[Transcript] Solving Payments in Emerging Markets with Sebastian Kanovich, CEO & Founder of dLocal
In our latest episode of the Wharton Fintech podcast, Miguel Armaza is joined by Sebastian Kanovich, CEO of dLocal, a 360 payments technology company handling payins and payouts in emerging markets for some of the largest global e-commerce and marketplace companies, including Amazon, Facebook, Netflix, and Google.
Miguel Armaza 01:20
Welcome Sebastian and thank you for joining us on the Wharton FinTech podcast. It’s a pleasure to have you here. Can we start by you telling us a little bit about yourself and your personal background?
Sebastian Kanovich 01:35
Sure, Miguel. Thanks very much for having me. it’s a great pleasure. And so a little bit more on me, I’m Sebastian Kanovich, I’m Uruguayan. I’ve been living in Israel for four years now. I just turned 30 years old, literally yesterday, so I don’t I don’t feel that young anymore and I’ve been running dLocal for the last eight and a half years now. This has been, to me, the experience of a lifetime and I’m super glad to have the chance to do tell you a little bit more about our experience.
Miguel Armaza 02:12
Fantastic. So did you grow up in Uruguay prior to moving to Israel?
Sebastian Kanovich 02:18
I did. I did. I I’m completely Uruguayan. I speak Spanish at home, I read the Uruguayan newspapers, I watch Uruguayan football so, as Uruguayan as it gets, but I don’t live there anymore.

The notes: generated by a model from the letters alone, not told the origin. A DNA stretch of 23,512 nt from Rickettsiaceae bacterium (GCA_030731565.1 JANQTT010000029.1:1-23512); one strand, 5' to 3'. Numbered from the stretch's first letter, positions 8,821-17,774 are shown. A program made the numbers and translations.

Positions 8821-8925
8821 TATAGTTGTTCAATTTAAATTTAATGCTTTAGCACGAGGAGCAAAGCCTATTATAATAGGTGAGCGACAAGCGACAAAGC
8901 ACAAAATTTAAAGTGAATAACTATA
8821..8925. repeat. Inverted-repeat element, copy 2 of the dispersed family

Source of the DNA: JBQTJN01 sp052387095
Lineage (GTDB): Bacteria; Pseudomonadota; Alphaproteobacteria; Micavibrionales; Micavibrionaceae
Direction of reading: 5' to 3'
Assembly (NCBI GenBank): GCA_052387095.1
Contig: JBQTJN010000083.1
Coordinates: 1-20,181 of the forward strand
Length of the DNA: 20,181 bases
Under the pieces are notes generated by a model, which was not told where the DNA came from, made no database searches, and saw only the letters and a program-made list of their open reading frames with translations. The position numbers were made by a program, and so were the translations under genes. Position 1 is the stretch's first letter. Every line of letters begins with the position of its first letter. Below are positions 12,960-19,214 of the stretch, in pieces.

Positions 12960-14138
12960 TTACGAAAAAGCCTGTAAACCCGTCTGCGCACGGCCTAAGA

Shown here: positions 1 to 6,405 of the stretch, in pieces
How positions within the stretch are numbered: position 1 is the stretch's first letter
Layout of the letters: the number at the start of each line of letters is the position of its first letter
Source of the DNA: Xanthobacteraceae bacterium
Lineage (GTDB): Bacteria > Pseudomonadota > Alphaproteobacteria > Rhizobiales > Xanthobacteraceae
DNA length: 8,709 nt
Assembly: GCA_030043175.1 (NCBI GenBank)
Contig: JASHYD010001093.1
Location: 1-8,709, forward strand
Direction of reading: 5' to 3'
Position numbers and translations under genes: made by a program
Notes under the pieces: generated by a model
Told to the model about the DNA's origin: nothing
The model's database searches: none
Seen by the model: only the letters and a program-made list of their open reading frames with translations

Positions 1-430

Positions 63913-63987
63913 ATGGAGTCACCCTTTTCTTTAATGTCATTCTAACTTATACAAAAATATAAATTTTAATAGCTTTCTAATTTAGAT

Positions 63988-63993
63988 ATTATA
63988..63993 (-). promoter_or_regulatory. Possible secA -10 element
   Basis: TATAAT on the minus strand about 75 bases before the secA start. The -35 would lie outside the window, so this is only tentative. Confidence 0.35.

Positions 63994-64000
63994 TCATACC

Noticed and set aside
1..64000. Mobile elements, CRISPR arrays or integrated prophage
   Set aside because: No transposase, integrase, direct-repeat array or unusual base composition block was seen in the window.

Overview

Miguel Armaza 02:32
Got it. And what industry were you working at? What sectors were you covering prior to dLocal?
Sebastian Kanovich 02:40
Look, Miguel, it’s probably too much to say that I was covering anything before dLocal. I was working at Santander bank trading stocks and bonds. But again, I was very young, I was still in university, so it was more about trying to get exposure to… I studied economics, so I wanted to understand what I was supposed to be doing. And very quickly I realized that I wasn’t born for that and I found it not challenging enough and that’s where dLocal came to exist. Completely out of pure luck. There was no strategic plan behind it where we said okay, we have this huge vision. We saw a very small problem I was okay, let’s try and solve it. And that problem has continued to expand in the last eight years.
Miguel Armaza 03:29
And were you always considering entrepreneurship as a path?